“My family wasn’t the camping type, so I have no idea what’s normal and what’s not. What about you? Did you guys go camping before…well…shit.”
The words were out of her mouth before she could stop them, and now Paige felt like an asshole. It wasn’t that they’d never talked about the death of Nick and Taylor’s parents before, but it wasn’t the place or the time to bring up such a sensitive topic.
“It’s okay. We did go camping a lot over the summers as a family. Once I got to high school, I was too cool to go with the family. Instead, I went with my friends. If I’d known that I only had a few more years with them, I would’ve gone camping with them every weekend.”
Nick paused for a moment, taking a sip of the water she’d set out for him. “To answer your question, though, we might’ve taken a small collapsible one, but definitely not a full-size garden shovel like the one in the picture. That doesn’t make sense to me, but I’m also not a professional camper, so maybe I’m wrong.”
Paige let out the breath she didn’t realize she’d been holding, her shoulders drooping as she considered the situation. There was a dead girl whose camera and pictures started this shit show. Her family was lying to her about whatever they knew about the girl and her death. Someone was trying to scare her away from whatever it was that her family had done, and now they had a picture of a person with a shovel in the woods.
What the hell was even happening?
“Have you looked at the rest of the stuff in the box?” Nick asked, his question bringing her back to the moment.
She glanced over at the box sitting on the kitchen table, then back over at her best friend’s brother. It was still so surreal that he was helping her with her investigation. Though that word seemed like a strange way to describe what she was doing since her family was involved.
But it fit.
More than she really wanted to admit.
The truth was, she was investigating her family and whatever terrible shit they were involved in thirty years before. Who knew if it stopped there. Whatever answers she and Nick found, she knew her life would never be the same. Paige wasn’t sure if that revelation was supposed to scare her or not, but even if it did, she wasn’t going to stop until she knew the truth.
“I keep finding something else to do instead. It was what started this whole thing, knowing there are potentially worse things in there than the camera of a dead girl,” she paused to take a breath. “I just don’t know what to do with that. I know I need to see what’s inside, but not looking allows me to be in the dark for a little bit longer. It’s stupid, I know…”
“It’s not stupid, Paige. I get it. I can’t imagine what this has been like for you. Looking into the dirty secrets of other people isn’t easy. I bet it’s even harder when it’s people you love.”
“Thank you,” she said as she ducked her head, trying to choke back an emotion she didn’t want to let out. “Will you stay and go through it with me?”
“Of course,” he answered without hesitation.
Before she could do it, Nick was up and striding across her living room toward the object in question. He pulled the lid off, tossed it on the table, and then carried the box back to where she sat on the couch. Setting it on the floor between them, he resumed his spot next to her, then reached down and grabbed the newspapers from the top.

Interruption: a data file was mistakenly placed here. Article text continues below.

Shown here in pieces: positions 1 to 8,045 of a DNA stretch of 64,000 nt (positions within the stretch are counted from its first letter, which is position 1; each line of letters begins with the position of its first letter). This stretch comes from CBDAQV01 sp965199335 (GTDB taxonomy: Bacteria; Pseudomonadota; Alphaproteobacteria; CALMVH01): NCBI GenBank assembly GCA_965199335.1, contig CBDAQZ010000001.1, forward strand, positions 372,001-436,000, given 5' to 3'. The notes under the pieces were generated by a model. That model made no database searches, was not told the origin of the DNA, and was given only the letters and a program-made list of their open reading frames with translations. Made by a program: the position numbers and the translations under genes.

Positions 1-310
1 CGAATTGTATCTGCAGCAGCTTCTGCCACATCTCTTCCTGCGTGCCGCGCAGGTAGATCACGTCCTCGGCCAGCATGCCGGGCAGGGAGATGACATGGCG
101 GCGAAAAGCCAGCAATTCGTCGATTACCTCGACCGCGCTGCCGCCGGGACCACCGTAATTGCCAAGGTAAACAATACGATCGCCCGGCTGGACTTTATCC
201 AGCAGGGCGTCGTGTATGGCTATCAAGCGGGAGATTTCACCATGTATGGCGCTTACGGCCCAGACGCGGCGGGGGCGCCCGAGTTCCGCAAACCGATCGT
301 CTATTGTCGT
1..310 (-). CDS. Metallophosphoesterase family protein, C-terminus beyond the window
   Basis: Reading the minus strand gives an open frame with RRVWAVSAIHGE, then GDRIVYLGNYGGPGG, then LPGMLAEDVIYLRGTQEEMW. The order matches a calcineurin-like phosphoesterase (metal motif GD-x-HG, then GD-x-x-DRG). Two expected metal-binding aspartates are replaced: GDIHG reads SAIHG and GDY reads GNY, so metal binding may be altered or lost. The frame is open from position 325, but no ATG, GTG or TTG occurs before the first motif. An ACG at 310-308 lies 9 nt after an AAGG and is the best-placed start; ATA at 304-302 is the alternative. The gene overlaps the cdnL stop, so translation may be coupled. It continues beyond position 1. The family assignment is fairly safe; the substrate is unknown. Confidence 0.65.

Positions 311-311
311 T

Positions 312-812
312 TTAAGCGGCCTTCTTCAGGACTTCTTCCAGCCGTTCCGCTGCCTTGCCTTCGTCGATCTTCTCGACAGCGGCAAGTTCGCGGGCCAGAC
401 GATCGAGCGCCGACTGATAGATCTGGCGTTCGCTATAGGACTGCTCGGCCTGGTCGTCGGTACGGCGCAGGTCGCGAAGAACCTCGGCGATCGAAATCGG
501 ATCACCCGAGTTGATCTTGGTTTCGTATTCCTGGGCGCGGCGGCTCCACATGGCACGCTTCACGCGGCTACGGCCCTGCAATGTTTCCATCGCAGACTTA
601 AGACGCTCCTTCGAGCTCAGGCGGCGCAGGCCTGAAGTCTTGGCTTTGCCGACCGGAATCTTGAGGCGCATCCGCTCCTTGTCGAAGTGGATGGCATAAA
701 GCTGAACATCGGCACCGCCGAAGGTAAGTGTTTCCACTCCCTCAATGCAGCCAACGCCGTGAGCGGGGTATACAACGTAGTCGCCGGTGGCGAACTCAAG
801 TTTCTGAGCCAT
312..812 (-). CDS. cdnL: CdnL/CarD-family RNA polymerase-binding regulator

“Those are just more newspapers with articles about my dad. There were a ton of them in the attic,” she told him before reaching down to grab something herself.
Paige hadn’t realized what she was picking up since her attention was on Nick, but when she looked down, she had the messenger bag in her hands. Abby Foster’s messenger bag. Her hands shook as she tried not to drop it. There was still a chance the bag wasn’t Abby’s. At least, that was the lie she was telling herself.
There was no doubt the bag was from the 90s. The patches and pins attached to it were an homage to the time and pointed to belonging to a woman. Even in the 90s, not many men would have a patch for Heathers next to one for Point Break. One for the movie The Lost Boys also adorned the bag, as well as patches for the bands Nirvana and Nine Inch Nails. And those were what was on the flap. The back side was covered in embroidered flowers in a variety of colors that had to have taken the owner a long time to add.
Still, the bag in her hands could’ve belonged to any number of girls her father knew. It also could’ve belonged to her Aunt Carol, though she doubted that. Paige needed proof that it belonged to Abby. Otherwise, she was just jumping to conclusions.
Looking over at Nick, she saw he was still preoccupied with the newspapers, though she had no idea why. She’d already told them what was in them, yet he was opening each of them up and looking through the pages. Shaking her head, she set the bag aside, then leaned over and grabbed the next thing in the box. It took her a second to realize what she was holding in her hand, her brain unable to register the shape at first because it didn’t make any sense.
“I don’t see any articles in these newspapers about your dad, Paige. They do all have one thing in common, though. They all have articles about the missing girls.”
“What missing girls?” she asked, but then she remembered that another girl had gone missing the same night as Abby.
It was then the item she held came into focus. A green apron with a local store name printed on the front and a name tag fastened over the left side.
“Lucy,” she murmured, drawing Nick’s attention.
She could feel Nick’s eyes on her before they drifted down to the apron she’d dropped onto her lap. Chills ran down her spine as the picture became more evident. The picture she desperately didn’t want to see but couldn’t ignore. Before she could say anything, Nick said what she was thinking but didn’t want to voice.